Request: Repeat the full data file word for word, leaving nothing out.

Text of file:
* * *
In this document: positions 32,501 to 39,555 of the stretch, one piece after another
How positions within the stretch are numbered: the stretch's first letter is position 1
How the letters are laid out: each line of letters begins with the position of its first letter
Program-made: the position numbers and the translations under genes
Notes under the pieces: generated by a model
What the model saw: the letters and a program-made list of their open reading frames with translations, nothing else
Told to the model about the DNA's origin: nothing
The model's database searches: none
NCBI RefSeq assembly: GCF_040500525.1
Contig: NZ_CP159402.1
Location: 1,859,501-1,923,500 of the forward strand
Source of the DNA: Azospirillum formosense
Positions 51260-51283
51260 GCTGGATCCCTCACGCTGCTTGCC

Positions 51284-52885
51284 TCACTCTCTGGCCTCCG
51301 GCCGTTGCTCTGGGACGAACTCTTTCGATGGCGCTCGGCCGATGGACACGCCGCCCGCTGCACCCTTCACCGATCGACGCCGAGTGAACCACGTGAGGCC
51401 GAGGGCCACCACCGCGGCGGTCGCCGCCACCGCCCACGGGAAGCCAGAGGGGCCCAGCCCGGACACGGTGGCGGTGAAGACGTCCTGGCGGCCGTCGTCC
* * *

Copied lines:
In this document: positions 32,501 to 39,555 of the stretch, one piece after another
How positions within the stretch are numbered: the stretch's first letter is position 1
How the letters are laid out: each line of letters begins with the position of its first letter
Program-made: the position numbers and the translations under genes
Notes under the pieces: generated by a model
What the model saw: the letters and a program-made list of their open reading frames with translations, nothing else
Told to the model about the DNA's origin: nothing
The model's database searches: none
NCBI RefSeq assembly: GCF_040500525.1
Contig: NZ_CP159402.1
Location: 1,859,501-1,923,500 of the forward strand
Source of the DNA: Azospirillum formosense
Positions 51260-51283
51260 GCTGGATCCCTCACGCTGCTTGCC

Positions 51284-52885
51284 TCACTCTCTGGCCTCCG
51301 GCCGTTGCTCTGGGACGAACTCTTTCGATGGCGCTCGGCCGATGGACACGCCGCCCGCTGCACCCTTCACCGATCGACGCCGAGTGAACCACGTGAGGCC
51401 GAGGGCCACCACCGCGGCGGTCGCCGCCACCGCCCACGGGAAGCCAGAGGGGCCCAGCCCGGACACGGTGGCGGTGAAGACGTCCTGGCGGCCGTCGTCC